Focusing just on fentanyl tells a slightly different story. CBP stopped 10,100 pounds of the opioid since the beginning of October and is on track to seize 12,120 pounds of fentanyl in FY 2022.

That’s up from the 10,600 pounds of fentanyl stopped at the Southwest border in FY 2021, 4,600 pounds in FY 2020, and 2,600 pounds in FY 2019.

That increase in border fentanyl seizures is likely due to a shift in the illicit foreign sources of the drug. As a bipartisan federal panel tasked with investigating synthetic opioid trafficking reported in February:

Since 2014, when illegal synthetic opioids began their rapid expansion in the United States, their source has evolved. From about 2014 until 2019, 70 to 80 percent of the pure fentanyl and fentanyl analogues that federal authorities seized came from foreign suppliers in the [People’s Republic of China (PRC)]. They relied on the internet to sell their drugs and on the international mail and parcel delivery systems to ship their products to the United States.

Since then, the dominant source of illegally sourced fentanyl has been Mexico. The drug is manufactured in illegal laboratories there using precursors from Asia — mainly the PRC — and is trafficked principally by land into the United States.

Fentanyl Smuggling at and Between the Ports. NPR’s premise is that the drug is coming through the ports, and CBP officers have apprehended 8,500 pounds of fentanyl at the Southwest border ports this year, which extrapolated out would represent a less than a 6 percent increase over FY 2021 — 10,200 pounds in FY 2022 compared to 9,600 pounds in FY 2021.

Compare that, however, to Border Patrol fentanyl seizures at the Southwest border. In FY 2022, agents have already stopped 1,500 pounds of the stuff, which would equate to 1,800 pounds over a 12-month period. That’s 80 percent more than their total fentanyl seizures in FY 2021 (1,000 pounds).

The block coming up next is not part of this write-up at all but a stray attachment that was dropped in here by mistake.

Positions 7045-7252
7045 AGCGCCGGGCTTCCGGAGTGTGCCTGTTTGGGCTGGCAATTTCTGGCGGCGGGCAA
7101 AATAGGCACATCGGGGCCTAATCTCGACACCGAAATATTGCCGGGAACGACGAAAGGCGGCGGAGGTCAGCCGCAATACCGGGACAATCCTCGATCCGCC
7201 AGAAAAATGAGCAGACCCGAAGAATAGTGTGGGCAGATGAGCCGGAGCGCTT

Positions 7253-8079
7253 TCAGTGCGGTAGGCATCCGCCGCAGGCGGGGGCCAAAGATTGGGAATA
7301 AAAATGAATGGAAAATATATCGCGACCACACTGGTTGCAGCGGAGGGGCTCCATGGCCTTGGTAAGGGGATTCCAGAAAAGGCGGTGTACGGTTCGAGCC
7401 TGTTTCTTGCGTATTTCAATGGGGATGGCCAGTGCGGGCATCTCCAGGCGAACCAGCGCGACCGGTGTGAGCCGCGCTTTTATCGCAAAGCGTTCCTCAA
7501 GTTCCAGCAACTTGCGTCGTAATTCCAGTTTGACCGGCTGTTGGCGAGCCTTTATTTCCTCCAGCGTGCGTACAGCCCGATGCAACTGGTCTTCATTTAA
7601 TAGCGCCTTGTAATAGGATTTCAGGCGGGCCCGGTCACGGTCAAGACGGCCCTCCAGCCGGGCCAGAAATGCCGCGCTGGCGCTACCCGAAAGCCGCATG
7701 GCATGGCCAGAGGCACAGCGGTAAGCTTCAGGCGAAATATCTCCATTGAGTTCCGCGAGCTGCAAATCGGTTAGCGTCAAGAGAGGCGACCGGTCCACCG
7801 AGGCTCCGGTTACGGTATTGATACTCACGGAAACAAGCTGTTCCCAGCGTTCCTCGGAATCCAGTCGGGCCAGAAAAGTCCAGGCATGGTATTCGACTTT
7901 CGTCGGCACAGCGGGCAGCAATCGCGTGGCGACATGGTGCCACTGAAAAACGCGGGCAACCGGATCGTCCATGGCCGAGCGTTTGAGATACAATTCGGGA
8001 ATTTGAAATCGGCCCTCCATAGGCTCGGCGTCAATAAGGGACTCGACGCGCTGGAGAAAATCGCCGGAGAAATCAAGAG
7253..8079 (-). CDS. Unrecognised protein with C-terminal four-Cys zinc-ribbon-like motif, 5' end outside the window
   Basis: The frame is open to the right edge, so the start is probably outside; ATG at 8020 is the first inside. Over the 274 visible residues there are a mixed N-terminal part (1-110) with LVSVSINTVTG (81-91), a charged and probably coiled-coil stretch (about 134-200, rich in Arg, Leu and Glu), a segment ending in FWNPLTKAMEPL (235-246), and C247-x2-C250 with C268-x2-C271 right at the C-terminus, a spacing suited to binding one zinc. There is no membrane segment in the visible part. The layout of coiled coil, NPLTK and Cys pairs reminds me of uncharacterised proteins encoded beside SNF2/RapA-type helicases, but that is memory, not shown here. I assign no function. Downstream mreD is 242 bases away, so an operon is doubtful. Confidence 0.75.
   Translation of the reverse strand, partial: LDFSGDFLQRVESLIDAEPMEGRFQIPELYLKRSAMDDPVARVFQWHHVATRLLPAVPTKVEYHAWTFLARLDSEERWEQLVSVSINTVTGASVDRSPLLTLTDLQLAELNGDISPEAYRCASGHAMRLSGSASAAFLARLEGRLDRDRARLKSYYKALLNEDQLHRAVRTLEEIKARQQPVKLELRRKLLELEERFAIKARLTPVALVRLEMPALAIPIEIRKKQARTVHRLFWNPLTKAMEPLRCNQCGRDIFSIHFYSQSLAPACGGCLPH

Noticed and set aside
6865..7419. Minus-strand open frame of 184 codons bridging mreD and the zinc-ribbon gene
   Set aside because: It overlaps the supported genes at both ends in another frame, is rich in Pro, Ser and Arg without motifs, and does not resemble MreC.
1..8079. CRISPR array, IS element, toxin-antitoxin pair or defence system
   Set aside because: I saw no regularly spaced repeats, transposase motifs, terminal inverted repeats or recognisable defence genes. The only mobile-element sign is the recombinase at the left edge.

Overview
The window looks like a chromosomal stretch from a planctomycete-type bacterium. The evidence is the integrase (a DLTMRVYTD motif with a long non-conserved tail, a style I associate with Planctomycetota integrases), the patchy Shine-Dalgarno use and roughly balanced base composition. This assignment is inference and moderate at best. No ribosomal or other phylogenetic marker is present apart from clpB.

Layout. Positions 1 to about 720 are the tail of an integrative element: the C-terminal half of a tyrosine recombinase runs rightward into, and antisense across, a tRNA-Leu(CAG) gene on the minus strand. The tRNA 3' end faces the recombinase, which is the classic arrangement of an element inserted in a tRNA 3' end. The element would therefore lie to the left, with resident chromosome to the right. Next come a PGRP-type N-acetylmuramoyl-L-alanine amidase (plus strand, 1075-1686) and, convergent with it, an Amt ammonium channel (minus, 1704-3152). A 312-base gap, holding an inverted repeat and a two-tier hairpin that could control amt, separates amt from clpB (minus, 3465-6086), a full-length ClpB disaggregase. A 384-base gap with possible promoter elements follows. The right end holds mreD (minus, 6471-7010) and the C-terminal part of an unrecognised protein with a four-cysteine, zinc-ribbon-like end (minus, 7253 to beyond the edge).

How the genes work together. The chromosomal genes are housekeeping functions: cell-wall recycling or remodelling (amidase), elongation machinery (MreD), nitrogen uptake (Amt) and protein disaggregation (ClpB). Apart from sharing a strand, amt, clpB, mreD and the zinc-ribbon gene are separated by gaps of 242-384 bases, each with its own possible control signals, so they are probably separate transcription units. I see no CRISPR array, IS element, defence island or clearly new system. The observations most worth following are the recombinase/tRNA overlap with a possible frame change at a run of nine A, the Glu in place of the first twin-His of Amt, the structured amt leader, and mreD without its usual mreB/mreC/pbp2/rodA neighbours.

Thus, it is apparent that cartels and smugglers are running more fentanyl across the border between the ports than they have in the immediate past. Again, however, that doesn’t tell the whole story.

The Border Patrol set a new annual record for migrant apprehensions at the U.S.-Mexico line in FY 2021 (1.659 million), but broke that record in just the first 10 months of FY 2022 (1.816 million).

Border Patrol agents at the Southwest border are so busy rounding up, transporting, processing, and caring for “give-ups” — aliens surrendering in the (reasonable) expectation that they will be released into the United States — that on parts of the border just 30 percent of agents are “on the line” stopping aliens who don’t want to be caught (“got-aways”) and drugs and other contraband from entering.

That’s why an estimated half-million got-aways have successfully evaded apprehension thus far in FY 2022, up from just over 389,000 in all of FY 2021 and a significant increase from earlier years.

You don’t have to believe me about overworked Border Patrol agents who aren’t able to do their other jobs. Consider the following October report from a national news outlet on the situation at the border:

The record number of apprehensions is taking a toll on border communities — and on morale inside the Border Patrol.

"I've never seen it as bad as what it is right now," said Brandon Judd, president of the union that represents Border Patrol agents. Agents spend hours handling paperwork for migrants who are allowed into the country to ask for asylum, Judd said in an interview. And that's distracting them from trying to stop smugglers from bringing drugs and other contraband into the U.S.